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A Material Church?

Anticipating Malcolm Bull and Keith Lockhart’s presentations at the Adventist Forums conference last September (which is now available in the current issue of Spectrum) triggered the following (very) random thoughts—which are now almost a year old….

One key contribution that Bull and Lockhart have made in deepening my understanding of Adventism has been to show me how physical and this-earthly we really are. The Adventist view of reality is indeed very physical. The Adventist conception of the human nature is essentially a version of physicalist monism. Human nature is supposed to be an indivisible union of matter and spirit, but that spirit is so often conceived of as life force or energy. Andisni isn’t energy ultimately a physical phenomenon? The Adventist emphasis on health, clean and unclean meat (down to whether tunas and anchovies have scales or not), jewelry, dress, hair, beard, sex, masturbation, dancing, country living—they all show Adventists to be intensely preoccupied with the physical. It doesn’t always seem like it because Adventists have approached them from the perspective of denial and restraint, but the preoccupation is real.

Could it be that it is this underlying physicalist view of reality which has undergirded Adventism’s continuing literalism in the reading of the creation account in Genesis and the book of Revelation when so many in the evangelical world who are otherwise conservative in their reading of Scripture have embraced the evolutionary account of the origin of life and have been far more open to symbolic, idealist readings of the Apocalypse?

Adventism’s physicalism extends to God and heavenly places. God lives in a particular place in the universe beyond the belt of Orion. There is a heavenly sanctuary that has two apartments, and Christ is—by the plan of redemption—confined to the first apartment until October 22, 1844 and then moves to the second. There, in the Most Holy Place, Christ pleads with the Father on our behalf, “My blood, my blood.” You can see the scars that remain on Christ’s palms, and they will always remain. And we expect to see all the gems and jewels that form the 12 foundations and gates of New Jerusalem. This seems to be more than nineteenth century anthropomorphism or mysticism. It’s more than Scriptural literalism. Reality for Adventism is truly physical—corporeal and spatial—all the way to the throne of God.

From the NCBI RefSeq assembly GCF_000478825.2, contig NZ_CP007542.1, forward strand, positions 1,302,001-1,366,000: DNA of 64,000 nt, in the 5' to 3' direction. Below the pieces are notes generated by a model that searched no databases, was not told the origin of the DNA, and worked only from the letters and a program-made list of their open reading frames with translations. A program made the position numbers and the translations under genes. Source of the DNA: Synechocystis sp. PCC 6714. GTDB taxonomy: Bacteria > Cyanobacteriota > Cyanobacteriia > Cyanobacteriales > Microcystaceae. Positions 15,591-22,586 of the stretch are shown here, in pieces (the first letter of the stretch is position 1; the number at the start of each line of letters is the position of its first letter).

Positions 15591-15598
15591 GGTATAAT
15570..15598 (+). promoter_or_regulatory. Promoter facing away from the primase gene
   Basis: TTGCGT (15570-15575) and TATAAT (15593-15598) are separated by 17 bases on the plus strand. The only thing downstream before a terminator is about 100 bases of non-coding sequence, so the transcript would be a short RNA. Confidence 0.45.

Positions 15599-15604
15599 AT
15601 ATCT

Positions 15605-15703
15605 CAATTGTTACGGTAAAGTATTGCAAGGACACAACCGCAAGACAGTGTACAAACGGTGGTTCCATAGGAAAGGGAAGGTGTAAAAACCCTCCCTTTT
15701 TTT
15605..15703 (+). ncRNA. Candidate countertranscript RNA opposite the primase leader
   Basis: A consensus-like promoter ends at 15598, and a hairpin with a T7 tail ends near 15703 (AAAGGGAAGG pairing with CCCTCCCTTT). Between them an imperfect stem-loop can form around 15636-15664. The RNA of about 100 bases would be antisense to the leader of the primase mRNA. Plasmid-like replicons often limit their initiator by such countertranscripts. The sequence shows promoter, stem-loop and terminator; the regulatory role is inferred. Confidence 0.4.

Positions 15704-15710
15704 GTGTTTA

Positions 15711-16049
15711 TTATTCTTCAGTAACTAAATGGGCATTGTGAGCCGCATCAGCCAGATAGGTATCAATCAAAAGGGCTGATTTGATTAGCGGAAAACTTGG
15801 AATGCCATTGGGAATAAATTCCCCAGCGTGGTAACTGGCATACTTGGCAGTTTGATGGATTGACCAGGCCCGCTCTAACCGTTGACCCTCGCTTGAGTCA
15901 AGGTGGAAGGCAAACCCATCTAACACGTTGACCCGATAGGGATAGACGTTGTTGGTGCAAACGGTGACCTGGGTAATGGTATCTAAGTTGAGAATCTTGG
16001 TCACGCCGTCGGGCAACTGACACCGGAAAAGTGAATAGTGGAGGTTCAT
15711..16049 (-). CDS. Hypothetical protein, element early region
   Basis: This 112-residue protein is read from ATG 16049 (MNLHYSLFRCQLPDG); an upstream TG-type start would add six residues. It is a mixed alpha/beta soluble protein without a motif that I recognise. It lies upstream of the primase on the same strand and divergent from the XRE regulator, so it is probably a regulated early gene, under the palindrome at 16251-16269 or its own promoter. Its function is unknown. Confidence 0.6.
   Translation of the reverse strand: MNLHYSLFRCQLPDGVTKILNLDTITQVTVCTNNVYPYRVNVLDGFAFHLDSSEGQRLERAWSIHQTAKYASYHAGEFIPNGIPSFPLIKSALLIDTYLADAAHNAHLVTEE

In addition to Bull and Lockhart’s brilliant insights on the syn-co-pated nature of the Adventist conception of time that differentiates this community from the rest of America, I wonder if Adventism’s materialist view of reality shouldn’t be looked at more closely. At a time of high modernism and scientism, nascent evolutionism, and political materialism, Adventism began offering a similar yet competing vision of reality and materiality. Thus, as much as Adventism has been an alternative to America, Adventism may also be an alternative to secular materialism.

Or … it may be that the founding vision of America is materialism, informed by common sense realism and particularism. America meta-narrativized its particular experiences, and so has Adventism. Could it be that it is rugged physicalism—the pursuit of life, liberty and happiness in this space with the brand new raw material of this new world—that drives both America and Adventism (and Mormonism as pointed out by Bull and Lockhart)?

And a dangling thought…

One irony of Adventism is that while a key focus lies in the “blessed hope,” pessimism reigns. This pessimism is directed toward not only the general condition of the world and the American nation, but also toward Adventism itself. In the end, Adventism has taught, when the observers of the true Sabbath are persecuted by the lamb-like beast of America, there will no longer be Adventism. Instead, it will simply be the invisible body of true believers, known only to God. Even before that demise of the visible movement, Adventism is supposed to be the lukewarm Laodicean church that will require a severe shaking. I may have missed it, but this dimension doesn’t seem to get much play in Bull and Lockhart’s analysis of Adventism. It’s important to recognize that Adventism is both the self-assured Remnant and the self-doubting Laodicea. In the end, it is a community that is set to expire before the end. The question is: Do Adventists around the world really, truly believe this?

An assistant professor of religion at Loma Linda University School of Religion, specializing in Adventist studies and historical theology, Julius Nam blogs at Progressive Adventism.

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